Analyzing Public Knowledge about the Riester Subsidy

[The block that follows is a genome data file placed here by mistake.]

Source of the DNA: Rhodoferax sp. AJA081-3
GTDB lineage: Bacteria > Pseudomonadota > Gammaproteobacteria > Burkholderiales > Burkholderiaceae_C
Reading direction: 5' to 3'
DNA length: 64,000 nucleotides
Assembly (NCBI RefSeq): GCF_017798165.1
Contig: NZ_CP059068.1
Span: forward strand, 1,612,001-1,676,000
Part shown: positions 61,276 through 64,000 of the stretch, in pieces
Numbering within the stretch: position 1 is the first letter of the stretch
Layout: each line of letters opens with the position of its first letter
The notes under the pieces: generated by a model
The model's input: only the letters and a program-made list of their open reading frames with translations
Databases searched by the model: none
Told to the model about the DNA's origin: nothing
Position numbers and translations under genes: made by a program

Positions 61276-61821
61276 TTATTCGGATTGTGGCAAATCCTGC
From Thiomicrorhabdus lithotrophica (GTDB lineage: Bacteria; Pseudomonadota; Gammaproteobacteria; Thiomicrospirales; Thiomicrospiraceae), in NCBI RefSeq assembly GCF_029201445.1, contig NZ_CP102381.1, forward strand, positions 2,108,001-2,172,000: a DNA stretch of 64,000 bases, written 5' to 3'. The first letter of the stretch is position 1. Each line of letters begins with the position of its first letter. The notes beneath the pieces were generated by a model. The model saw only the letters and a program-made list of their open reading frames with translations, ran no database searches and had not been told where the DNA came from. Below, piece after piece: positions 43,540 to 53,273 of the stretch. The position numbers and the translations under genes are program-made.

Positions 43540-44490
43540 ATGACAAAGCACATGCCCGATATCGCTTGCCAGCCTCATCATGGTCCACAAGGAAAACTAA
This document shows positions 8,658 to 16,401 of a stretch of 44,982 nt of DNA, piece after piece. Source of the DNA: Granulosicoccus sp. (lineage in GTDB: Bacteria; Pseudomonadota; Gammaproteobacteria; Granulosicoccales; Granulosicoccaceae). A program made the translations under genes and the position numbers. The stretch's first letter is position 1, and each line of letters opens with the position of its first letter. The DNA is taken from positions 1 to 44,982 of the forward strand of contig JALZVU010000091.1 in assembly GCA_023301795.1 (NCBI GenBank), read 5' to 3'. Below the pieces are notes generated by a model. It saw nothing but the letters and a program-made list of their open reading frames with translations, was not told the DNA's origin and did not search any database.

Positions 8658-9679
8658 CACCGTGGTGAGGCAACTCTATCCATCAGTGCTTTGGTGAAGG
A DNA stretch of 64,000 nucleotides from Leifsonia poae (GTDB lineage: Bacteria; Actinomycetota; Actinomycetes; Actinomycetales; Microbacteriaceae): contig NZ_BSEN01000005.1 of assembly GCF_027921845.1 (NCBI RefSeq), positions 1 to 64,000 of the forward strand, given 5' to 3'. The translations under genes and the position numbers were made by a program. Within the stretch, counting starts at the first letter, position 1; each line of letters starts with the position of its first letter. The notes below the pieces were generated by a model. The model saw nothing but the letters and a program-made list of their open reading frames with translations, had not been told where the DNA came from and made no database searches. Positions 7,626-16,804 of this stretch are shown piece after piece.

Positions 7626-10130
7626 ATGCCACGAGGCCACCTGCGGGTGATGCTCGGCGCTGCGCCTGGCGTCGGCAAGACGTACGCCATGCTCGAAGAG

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The prevalence of the Riester pension plan, a privately funded retirement scheme subsidized by the German government, has gained enormous momentum. Thus, in 2003, some 8% of households had taken out a Riester contract. By 2009, the quota had risen to nearly 40%. The Riester plan is particularly widespread among households with children; over 56% of two-child households have concluded a Riester contract; households with three and more children exhibit a prevalence rate of almost 70%. Yet a source of worry continues to be the plan's minor popularity among low-income households. Even here, however, the prevalence rate swelled by almost 7 percentage points from 2008 to 2009, to now 25%. Apart from the regular measurement of the Riester plan's popularity with the help of our SAVE data (see Project 4.4.), an additional analysis focused on public knowledge about the Riester subsidy program. The SAVE questions addressing this specific aspect were thus evaluated accordingly. The one query was whether respondents knew they were eligible for the Riester subsidy; the other was whether Riester contract holders were able to size up the subsidy amount. The evaluation of responses on eligibility revealed that approximately 49% of those questioned considered themselves eligible and 51% ineligible. In actual fact, however, 73% qualified for the subsidy, whereas a mere 27% had never done so. It follows that people frequently tend to be wrong in their estimation of entitlement. That became all the more evident upon considering those who had objectively been eligible at least once in the preceding six years. Of these households, nearly 38% claimed never to have been eligible for the subsidy. A closer look at the self-assessment data revealed that 92% of those who thought themselves eligible did in fact qualify. By contrast, only 46% of those who reported never to have been entitled were correct in their appraisal. An astonishing 54% were wrong. That is, they believed themselves ineligible, but actually did qualify, or had qualified at one time. Hence, eligibility is grossly underestimated. This false estimation is indeed encountered in all income groups, but is especially pronounced in the lowest income bracket – that is, the one in which the Riester plan is the least widespread. At 41%, the error rate in the bottom income quintile is the highest. Far fewer households belonging to the other salary groups, namely about 23%, are likely to be wrong about their eligibility. These findings hold true in the multivariate analysis, thus indicating that the reason for the Riester plan's lesser popularity among low-income earners is attributable to their lack of information about eligibility for the subsidy. Surprising results were obtained upon evaluating responses to the question about the subsidy amount. Thus, 57% of the households in possession of a Riester contract were unable to appraise the size of their subsidy. Some 18% replied that the subsidy was small and came to less than 25% of the amount saved. This group was in any case wrong in their estimation. Only 24% of the households correctly assessed the subsidized portion, stating that the quota was "high" (50% and more) or "medium" (between 25% and 50%). This lack of knowledge was equally pronounced across all income brackets and educational levels. Merely households with children displayed a significantly higher degree of knowledgeability about the scope of Riester subsidization. The problematic aspect of such ignorance is that it negatively impacts the scheme's acceptance, often entailing careless decisions to deactivate or terminate Riester contracts. Frequent misjudgments of the subsidy amount could be an indication that the pertinent provisions are too complicated. The above analyses clearly show that more information about the Riester subsidy, as well as simplification of the provisions governing eligibility, would further heighten the scheme's dissemination and acceptance. Such rather simple measures ought to be considered before increasing subsidization or targeting other reforms. This study was published as MEA Discussion Paper No. 244-11; a slightly abridged version appeared in the journal Wirtschaftsdienst, Issue 11, 2011.

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